Brick Government Restructuring Plan Proves Controversial

Warning from attorney as ordinance intending on cutting costs moves forward

The introduction of two ordinances that would eliminate several positions in municipal government, create some new positions and restructure several departments proved controversial Monday night, starting with a warning from the township attorney.

The ordinances, which Council President John Ducey said were not drafted by the regular township attorney, would eliminate eight positions within township government and create three new ones. Not all of the eight positions are currently filled, Ducey said.

In addition to the eight positions to be cut, which include those currently held by Deputy Business Administrator Juan Bellu and Recreation Department Head Dave Francese, the departments of Recreation as well as Community Development and Land Use would be eliminated entirely, with their operations rolled into other departments.

Warning from Attorney

Ducey said the elimination of the positions could save taxpayers as much as $418,000 per year, but the introduction of the ordinances on first reading began with a warning from Township Attorney Jean Cipriani.

"These ordinances have a tremendous impact on a number of employees' employment," said Cipriani. "Some have bumping rights."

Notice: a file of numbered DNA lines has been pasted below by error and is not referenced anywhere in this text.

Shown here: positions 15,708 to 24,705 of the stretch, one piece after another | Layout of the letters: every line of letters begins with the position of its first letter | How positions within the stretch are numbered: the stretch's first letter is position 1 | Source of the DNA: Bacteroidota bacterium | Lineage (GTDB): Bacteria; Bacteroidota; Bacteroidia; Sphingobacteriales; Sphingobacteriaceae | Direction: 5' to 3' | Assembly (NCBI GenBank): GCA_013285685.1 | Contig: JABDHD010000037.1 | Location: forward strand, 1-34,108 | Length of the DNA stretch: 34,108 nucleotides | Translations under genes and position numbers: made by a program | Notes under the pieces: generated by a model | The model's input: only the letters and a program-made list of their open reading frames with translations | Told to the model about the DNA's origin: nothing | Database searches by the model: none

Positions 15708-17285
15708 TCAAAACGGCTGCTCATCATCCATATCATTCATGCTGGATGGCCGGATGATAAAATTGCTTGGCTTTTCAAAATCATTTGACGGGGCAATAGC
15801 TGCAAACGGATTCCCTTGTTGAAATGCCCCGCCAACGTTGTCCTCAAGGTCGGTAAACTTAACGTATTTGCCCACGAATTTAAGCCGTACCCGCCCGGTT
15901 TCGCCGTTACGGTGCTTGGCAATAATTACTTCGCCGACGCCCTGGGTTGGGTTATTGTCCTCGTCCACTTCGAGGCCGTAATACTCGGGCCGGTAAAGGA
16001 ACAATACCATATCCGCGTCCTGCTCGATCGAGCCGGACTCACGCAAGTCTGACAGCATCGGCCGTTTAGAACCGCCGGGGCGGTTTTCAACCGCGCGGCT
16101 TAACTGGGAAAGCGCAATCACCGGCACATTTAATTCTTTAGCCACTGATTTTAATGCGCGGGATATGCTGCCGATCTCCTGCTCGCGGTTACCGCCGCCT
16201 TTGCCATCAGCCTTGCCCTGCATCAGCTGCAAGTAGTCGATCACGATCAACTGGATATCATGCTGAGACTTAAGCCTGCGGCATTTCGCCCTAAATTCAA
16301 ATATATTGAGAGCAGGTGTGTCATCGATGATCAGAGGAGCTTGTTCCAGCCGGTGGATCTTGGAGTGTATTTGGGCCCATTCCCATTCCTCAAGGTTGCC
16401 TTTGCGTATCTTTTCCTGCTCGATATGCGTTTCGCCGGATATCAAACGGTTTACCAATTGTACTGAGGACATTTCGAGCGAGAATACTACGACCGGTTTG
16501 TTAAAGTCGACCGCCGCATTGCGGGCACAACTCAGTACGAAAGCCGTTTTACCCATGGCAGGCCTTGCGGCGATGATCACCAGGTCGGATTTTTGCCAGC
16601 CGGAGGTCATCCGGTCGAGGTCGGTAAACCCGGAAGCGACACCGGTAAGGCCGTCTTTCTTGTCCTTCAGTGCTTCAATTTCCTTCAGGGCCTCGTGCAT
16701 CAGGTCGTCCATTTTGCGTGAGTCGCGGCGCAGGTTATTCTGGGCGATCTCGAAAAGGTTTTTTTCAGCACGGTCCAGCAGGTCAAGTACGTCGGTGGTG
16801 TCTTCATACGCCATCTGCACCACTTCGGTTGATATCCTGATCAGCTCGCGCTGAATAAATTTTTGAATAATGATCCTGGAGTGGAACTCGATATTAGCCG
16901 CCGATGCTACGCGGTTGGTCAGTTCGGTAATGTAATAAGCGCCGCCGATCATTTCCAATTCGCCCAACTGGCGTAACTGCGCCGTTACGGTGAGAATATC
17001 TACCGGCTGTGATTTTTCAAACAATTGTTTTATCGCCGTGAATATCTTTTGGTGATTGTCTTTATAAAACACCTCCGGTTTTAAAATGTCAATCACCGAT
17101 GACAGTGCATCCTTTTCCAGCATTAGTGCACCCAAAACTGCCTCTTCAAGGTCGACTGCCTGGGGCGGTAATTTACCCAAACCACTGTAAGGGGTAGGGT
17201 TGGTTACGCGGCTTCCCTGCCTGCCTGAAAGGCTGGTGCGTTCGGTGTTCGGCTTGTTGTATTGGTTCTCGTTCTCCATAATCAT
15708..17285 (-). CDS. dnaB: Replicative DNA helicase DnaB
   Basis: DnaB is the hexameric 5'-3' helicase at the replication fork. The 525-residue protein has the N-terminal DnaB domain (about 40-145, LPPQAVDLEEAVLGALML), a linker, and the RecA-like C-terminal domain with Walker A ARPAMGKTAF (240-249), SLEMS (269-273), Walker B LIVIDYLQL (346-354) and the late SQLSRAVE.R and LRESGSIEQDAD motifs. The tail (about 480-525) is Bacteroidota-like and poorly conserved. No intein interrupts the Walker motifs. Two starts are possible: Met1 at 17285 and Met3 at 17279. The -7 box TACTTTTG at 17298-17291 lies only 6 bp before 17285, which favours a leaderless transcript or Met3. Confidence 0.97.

That means even if some of the affected employees are appointed and not covered under civil service laws, they retain the right to move back into the civil service system, which in turn could cause other employees to be "bumped" out of their positions.

Cipriani said introducing the ordinances without identifying potentially-affected employees and issuing them so-called Rice notices came with risk.

Rice notices are legally-mandated notices given to certain public employees whose employment will be discussed at a governmental meeting.

"You did not contact, as far as I know, any of the individually-affected employees," said Cipriani.

Cipriani, along with Business Administrator Scott Pezarras and Councilman Domenick Brando, balked at the fact that they were not notified of the pending ordinance introductions until late Friday.

Cipriani also said there were "significant substantive problems" with the proposal, though she did not identify them at the meeting.

Brando abstained from voting to introduce the ordinances. All of the other council members – with the exception of Councilman Joseph Sangiovanni, who was not present – voted in favor of introducing them.

"I may very well, in the end, vote for these ordinances," Brando said. "But I just need more information."

Additions and Subtractions

The proposed ordinances eliminate eight positions, six of them being deputy department heads. They are the deputy department heads for: Administration, Finance and Public Affairs, Land Use and Community Development, Engineering, Law, Parks and Recreation and Public Works. The remaining two positions to be eliminated are Director of Land Use and Community Development and Director of Parks and Recreation.